NOV 09, 2015 2:40 PM PST

New Theories Arise Over the Formation of the Moon

WRITTEN BY: Anthony Bouchard

The surface of the Earth and the surface of the Moon share similar surface compositions. One of the main differences between the two that has baffled scientists for years is that the Moon is significantly lacking something that the Earth has – volatile metals – such as potassium, sodium, and zinc. These elements are volatile because of the fact that they can react so easily when exposed to normal conditions.

Since the Earth has a plentiful supply of these volatile metals, and the Moon seems to have very little, if any, it’s suggested in a new study that the formation of the Moon may have been due to a large Mars-sized object smashed into the Earth, causing not only a hunk of the Earth to go flying into Space, but also a large dust disk to accumulate around the Earth’s surrounding space.

"One of the key differences, that's been known since the Apollo sample return, is that the Moon is much more depleted in so-called volatile elements - those that vaporize easily as you heat up material," said Dr. Robin Canup, the new study's lead author, from the Southwest Research Institute in Colorado, US. "And the origin of this depletion has been essentially unknown.”
 


This disk is the key to the Moon’s formation, and it’s also potentially the answer to why the Moon lacks the volatile materials the Earth has. The disk can be split into two parts – the inner and the outer.
 
Because of all of the heat in the inner part of the disk where the chunk of rock was forming while orbiting the Earth, volatile metals were never able to build up on the surface of the young would-be Moon because they were being vaporized. The surface is the only part of the Moon that we’ve ever sampled, which would explain why the surface is lacking so much of the volatile materials that the Earth has.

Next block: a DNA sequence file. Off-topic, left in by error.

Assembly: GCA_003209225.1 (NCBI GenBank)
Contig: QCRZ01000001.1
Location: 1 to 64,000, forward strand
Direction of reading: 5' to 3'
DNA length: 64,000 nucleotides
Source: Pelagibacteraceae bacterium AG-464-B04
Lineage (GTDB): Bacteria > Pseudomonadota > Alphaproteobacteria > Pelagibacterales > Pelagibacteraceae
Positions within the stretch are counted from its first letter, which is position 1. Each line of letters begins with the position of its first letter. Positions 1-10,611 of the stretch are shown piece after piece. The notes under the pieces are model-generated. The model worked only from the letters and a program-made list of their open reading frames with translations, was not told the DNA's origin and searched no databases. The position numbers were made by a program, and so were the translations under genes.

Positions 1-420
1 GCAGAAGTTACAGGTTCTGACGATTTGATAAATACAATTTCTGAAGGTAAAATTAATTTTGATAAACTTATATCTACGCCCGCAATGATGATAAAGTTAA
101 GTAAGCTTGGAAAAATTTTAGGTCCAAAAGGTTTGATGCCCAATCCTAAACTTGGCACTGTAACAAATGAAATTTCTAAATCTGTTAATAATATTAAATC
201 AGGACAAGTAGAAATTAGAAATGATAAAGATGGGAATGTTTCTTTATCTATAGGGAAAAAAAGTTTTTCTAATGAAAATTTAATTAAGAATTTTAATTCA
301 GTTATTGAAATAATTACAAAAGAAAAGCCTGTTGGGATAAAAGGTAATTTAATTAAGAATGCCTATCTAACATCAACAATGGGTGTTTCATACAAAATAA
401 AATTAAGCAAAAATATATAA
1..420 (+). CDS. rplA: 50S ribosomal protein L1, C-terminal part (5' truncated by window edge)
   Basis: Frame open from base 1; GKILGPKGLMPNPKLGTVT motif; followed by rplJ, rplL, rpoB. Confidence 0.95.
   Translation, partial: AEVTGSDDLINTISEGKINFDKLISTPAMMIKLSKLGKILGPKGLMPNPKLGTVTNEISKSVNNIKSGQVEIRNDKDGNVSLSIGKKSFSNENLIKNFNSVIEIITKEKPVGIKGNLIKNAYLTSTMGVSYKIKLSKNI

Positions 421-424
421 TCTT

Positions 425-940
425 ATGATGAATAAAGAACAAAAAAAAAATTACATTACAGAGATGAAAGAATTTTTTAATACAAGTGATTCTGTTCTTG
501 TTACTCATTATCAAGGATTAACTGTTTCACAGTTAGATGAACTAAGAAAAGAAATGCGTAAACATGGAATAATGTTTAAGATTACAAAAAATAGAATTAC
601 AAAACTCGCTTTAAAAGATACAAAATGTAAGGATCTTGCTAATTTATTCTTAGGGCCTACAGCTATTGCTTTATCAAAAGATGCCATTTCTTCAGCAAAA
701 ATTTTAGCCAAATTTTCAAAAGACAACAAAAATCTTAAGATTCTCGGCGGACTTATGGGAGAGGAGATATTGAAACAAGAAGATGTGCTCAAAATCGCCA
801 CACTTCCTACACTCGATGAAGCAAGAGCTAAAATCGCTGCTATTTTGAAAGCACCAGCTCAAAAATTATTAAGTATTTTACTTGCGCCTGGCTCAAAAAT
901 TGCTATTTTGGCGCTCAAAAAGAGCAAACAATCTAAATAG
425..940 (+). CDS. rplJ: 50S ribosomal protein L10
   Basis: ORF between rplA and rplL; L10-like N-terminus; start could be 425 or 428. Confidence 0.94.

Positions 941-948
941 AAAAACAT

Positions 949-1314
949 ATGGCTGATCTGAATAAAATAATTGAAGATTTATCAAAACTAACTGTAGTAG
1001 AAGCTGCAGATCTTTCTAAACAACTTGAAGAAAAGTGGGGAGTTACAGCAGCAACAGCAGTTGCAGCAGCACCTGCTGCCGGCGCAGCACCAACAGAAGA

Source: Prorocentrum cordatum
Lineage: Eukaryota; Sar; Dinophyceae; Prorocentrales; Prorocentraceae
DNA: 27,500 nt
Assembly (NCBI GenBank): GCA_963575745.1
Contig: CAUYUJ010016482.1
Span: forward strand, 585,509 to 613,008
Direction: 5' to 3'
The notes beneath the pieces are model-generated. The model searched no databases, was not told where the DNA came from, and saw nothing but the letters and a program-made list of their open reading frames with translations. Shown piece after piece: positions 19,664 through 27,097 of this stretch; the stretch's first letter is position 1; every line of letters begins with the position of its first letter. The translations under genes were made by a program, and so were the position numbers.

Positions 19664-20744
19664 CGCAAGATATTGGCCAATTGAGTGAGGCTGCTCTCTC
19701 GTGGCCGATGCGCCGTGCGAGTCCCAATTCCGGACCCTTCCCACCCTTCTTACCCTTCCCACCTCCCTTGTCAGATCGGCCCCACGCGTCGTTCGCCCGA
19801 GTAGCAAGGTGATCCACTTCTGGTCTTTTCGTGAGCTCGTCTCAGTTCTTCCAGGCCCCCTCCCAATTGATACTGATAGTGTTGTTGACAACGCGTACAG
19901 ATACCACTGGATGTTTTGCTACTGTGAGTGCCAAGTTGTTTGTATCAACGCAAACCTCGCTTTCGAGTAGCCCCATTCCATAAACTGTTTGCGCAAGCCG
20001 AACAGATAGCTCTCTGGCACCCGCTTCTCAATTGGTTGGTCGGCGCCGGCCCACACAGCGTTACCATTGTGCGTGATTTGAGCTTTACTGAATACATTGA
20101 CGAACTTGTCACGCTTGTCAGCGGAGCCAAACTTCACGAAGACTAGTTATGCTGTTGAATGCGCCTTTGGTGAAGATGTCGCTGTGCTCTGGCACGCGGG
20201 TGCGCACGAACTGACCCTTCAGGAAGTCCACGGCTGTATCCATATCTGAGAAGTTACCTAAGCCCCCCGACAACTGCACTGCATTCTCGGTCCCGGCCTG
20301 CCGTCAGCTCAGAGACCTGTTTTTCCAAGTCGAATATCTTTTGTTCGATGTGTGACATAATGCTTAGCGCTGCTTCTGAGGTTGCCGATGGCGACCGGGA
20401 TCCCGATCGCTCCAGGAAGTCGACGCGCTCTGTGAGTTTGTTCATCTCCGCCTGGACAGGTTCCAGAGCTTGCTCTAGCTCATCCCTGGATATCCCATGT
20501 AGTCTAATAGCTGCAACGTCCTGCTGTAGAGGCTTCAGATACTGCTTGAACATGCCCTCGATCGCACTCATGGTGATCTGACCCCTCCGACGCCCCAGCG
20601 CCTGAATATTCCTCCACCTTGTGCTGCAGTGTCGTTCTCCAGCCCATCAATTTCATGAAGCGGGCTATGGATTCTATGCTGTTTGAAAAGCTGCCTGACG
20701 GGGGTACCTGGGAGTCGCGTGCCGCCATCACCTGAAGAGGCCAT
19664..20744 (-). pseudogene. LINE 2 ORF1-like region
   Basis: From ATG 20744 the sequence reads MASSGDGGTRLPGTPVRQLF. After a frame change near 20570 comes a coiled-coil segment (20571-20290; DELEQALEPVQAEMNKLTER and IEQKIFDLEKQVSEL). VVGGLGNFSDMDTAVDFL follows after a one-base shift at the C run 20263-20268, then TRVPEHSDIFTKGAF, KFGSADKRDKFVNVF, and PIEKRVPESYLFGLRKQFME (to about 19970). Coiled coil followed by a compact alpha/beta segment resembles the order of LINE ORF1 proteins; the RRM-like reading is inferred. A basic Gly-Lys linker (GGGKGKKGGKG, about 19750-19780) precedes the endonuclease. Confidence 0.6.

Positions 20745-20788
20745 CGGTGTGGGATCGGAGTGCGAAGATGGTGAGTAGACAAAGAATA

As for the volatile metals that were surrounding the Earth in the outer disk after the impact, rather than getting pulled towards the Moon and becoming a part of it, they likely rained back down to the Earth. Any volatile materials in the outer disk would have been kept cooler than those getting absorbed by the Moon in the inner disk.
 
This theory could explain why our planet has such as volatile material-rich surface contrast to the Moon. So far, it’s the most detailed explanation to date.

Source: Nature Geoscience

About the Author
  • Fascinated by scientific discoveries and media, Anthony found his way here at LabRoots, where he would be able to dabble in the two. Anthony is a technology junkie that has vast experience in computer systems and automobile mechanics, as opposite as those sound.
You May Also Like
JUL 31, 2020
Space & Astronomy
Light from the Big Bang Reveals Age of the Universe
JUL 31, 2020
Light from the Big Bang Reveals Age of the Universe
From analyzing ancient light emitted by the Big Bang, physicists have been able to provide a new estimate of the Earth&# ...
SEP 07, 2020
Space & Astronomy
Earth's Atmosphere Causes Moon to Rust
SEP 07, 2020
Earth's Atmosphere Causes Moon to Rust
Researchers from the University of Hawaii have noticed that the Moon is turning slightly red or 'rusty'- and tha ...
OCT 01, 2020
Space & Astronomy
Four Lakes Detected Under Martian Surface
OCT 01, 2020
Four Lakes Detected Under Martian Surface
  Researchers from Roma Tre University in Italy have confirmed the existence of four large lakes under the ice at M ...
NOV 07, 2020
Space & Astronomy
Scientists Discover Planet with Atmosphere of Vaporized Rock
NOV 07, 2020
Scientists Discover Planet with Atmosphere of Vaporized Rock
Researchers have identified an exoplanet that appears to have an atmosphere composed of vaporized rock and oceans runnin ...
NOV 07, 2020
Space & Astronomy
Scientists Detect Origin of Fast Radio Burst in Milky Way
NOV 07, 2020
Scientists Detect Origin of Fast Radio Burst in Milky Way
Scientists have identified a burst of cosmic radio waves- intense flashes of radio emission that last just a few millise ...
NOV 26, 2020
Space & Astronomy
Why Do Some Stars Take Longer to Cool than Others?
NOV 26, 2020
Why Do Some Stars Take Longer to Cool than Others?
At the end of their life cycle, stars like our sun become 'white dwarfs'. Cooling over billions of years from th ...
Loading Comments...